OLED is already hitting the lowest prices, very little between a B9 and a CX/10 in picture quality.

55B9 can be had for £1049 at the moment, which is very affordable considering the 55" OLEDs were £2,500.

This time next year the BX/10 will be less than a grand.

I dont see them getting much cheaper for a 55".

We might reach a point where 48" starts at £999
 

Zealot

Member
Honestly it's the 27" and 32" and 34" ultra widescreen that I'm looking forward, to get a quality OLED on the desk for the computer. I bought a VA panel 34" ultra widescreen and the picture in film and video content is still a disappointment if I compare it to my Panasonic 55FZ802 OLED.
They just need to include image retention as part of the warranty for everyone's peace of mind, and affordable prices, and we should be good to go.

Oh, and LG definitely needs to improve its reliability and customer support. They have 1 star out of 5 on Trustpilot UK, that should make everyone pause before purchasing an LG panel. They have to be in the wrong to have so many displeased customers.
 

fluxedman

Member
Am surprised LG has not worked from 27"+ size screens, really could dominate the entire computer monitor screen market well actually create it and make millions overnight surely.

48" is just a bit too big for PC or console gamers or for bedroom sized TVs, 40" or 43" is the right size imo.
 

jmacc

Distinguished Member
Am surprised LG has not worked from 27"+ size screens, really could dominate the entire computer monitor screen market well actually create it and make millions overnight surely.

48" is just a bit too big for PC or console gamers or for bedroom sized TVs, 40" or 43" is the right size imo.
They probably just can't be doing with all the screen burn issues from desktop pcs.
Entire offices full of small 27" oleds all sitting with static taskbars etc all day long.
 

fluxedman

Member
They probably just can't be doing with all the screen burn issues from desktop pcs.
Entire offices full of small 27" oleds all sitting with static taskbars etc all day long.

Should the LG software tech like pixel refresher and pixel mover solve all those issues ?

Or guess its still a risky business venture given oled tech as you say
 

jmacc

Distinguished Member
Should the LG software tech like pixel refresher and pixel mover solve all those issues ?

Or guess its still a risky business venture given oled tech as you say
Myself I wouldn't be confident leaving bright static icons or bright static taskbars on for 40+ hours per week.
Not so bad for gaming I guess as most of the screen is changing frequently.
But if for productivity and you use the same app or whatever all day long every day I'd start to consider other options personally/unfortunately.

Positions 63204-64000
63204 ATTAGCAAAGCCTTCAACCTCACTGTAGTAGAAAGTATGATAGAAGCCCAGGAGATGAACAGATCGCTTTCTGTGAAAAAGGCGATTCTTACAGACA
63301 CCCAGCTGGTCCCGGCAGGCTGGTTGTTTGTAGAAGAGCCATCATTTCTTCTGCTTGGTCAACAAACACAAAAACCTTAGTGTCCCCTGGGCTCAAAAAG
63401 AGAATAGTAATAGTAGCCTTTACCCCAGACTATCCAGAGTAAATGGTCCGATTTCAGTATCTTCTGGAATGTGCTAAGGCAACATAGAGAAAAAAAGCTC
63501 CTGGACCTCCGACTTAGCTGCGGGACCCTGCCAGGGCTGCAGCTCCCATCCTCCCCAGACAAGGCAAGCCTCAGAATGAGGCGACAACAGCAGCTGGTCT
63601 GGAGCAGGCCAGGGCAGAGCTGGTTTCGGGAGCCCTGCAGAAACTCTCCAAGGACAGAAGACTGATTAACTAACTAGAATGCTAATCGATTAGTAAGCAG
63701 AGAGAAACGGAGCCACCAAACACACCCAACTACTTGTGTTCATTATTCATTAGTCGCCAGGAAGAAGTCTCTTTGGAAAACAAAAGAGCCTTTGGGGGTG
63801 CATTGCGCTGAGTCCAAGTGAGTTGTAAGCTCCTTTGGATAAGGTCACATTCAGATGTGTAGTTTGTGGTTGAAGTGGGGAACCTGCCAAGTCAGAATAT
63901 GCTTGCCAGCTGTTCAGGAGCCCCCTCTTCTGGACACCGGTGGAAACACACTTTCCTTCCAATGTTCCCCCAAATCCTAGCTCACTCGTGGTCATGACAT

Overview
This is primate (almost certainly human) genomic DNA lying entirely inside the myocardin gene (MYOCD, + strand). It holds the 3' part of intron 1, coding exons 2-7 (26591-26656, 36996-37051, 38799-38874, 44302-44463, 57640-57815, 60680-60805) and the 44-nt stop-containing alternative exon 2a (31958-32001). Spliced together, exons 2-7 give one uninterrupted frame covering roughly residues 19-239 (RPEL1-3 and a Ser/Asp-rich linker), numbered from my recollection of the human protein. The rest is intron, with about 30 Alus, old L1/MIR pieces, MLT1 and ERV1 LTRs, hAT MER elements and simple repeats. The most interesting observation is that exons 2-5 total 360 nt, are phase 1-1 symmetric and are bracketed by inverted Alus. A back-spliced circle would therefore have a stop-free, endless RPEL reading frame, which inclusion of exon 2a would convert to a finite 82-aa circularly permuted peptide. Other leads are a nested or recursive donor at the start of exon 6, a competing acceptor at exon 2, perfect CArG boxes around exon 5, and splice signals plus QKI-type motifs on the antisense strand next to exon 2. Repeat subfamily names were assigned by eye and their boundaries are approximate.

Zealot

Member
I'm pretty sure that LG, like Panasonic, had plenty of time to refine their anti-image retention technology. My Panasonic OLED never showed any image retention, and my 2013 plasma, which was the last one of them to be released, had virtually no image retention after 5 seconds.

It's 2020. I think it's more the case of monitors not being profitable like televisions are from data mining what people watch and for how long, considering that so many are always connected to the internet, just like mobile phones. So if price is a major consideration, they will rather sell IPS LCDs than OLEDs, because LCDs are much cheaper to make.
 

kenshingintoki

Distinguished Member
Myself I wouldn't be confident leaving bright static icons or bright static taskbars on for 40+ hours per week.
Not so bad for gaming I guess as most of the screen is changing frequently.
But if for productivity and you use the same app or whatever all day long every day I'd start to consider other options personally/unfortunately.

Panasonic seem very confident they have the solution to IR/Burn-in with the HZ2000. Is it time that LG, Panasonic and Sony team up to mass produce the heatsinks, hence lowering cost, increasing peak brightness of the OLED panels and reducing the incidence of burn in?

Sadly if this did happen, I'm betting it would further increase the prices given the HZ2000's current pirce.
 

fluxedman

Member
Panasonic seem very confident they have the solution to IR/Burn-in with the HZ2000. Is it time that LG, Panasonic and Sony team up to mass produce the heatsinks, hence lowering cost, increasing peak brightness of the OLED panels and reducing the incidence of burn in?

Sadly if this did happen, I'm betting it would further increase the prices given the HZ2000's current pirce.
Is this a common issue with LGs and other oleds with heat issues? I read panasonics use bigger heatsinks so have less failures.

Almost sounds like one needs to use some Silent Case fans or a laptop cooler strapped to the back of the oled screens !
 

kenshingintoki

Distinguished Member
Is this a common issue with LGs and other oleds with heat issues? I read panasonics use bigger heatsinks so have less failures.

Almost sounds like one needs to use some Silent Case fans or a laptop cooler strapped to the back of the oled screens !

I wouldn't worry about it. Most are fine. I think the only TV sets which got recalled are in Korea.

Thats more of a longterm plan going forwards which I described. Basically the heatsink provides multiple advantages on the highest end Panasonic OLEDs, so it would be nice if we saw that technology trickle down to every other OLED, albiet without the huge price tag.

Note Panasonic don't use this heatsink on their other OLEDs, only their highest end... due to cost.


It would also be nice if we saw 88 inch £30,000 TVs trickle down to <£10000 range. Again, all thoughtful lusting of higher end technologies and products which cost a lot of money, which we want to cost substantially less money.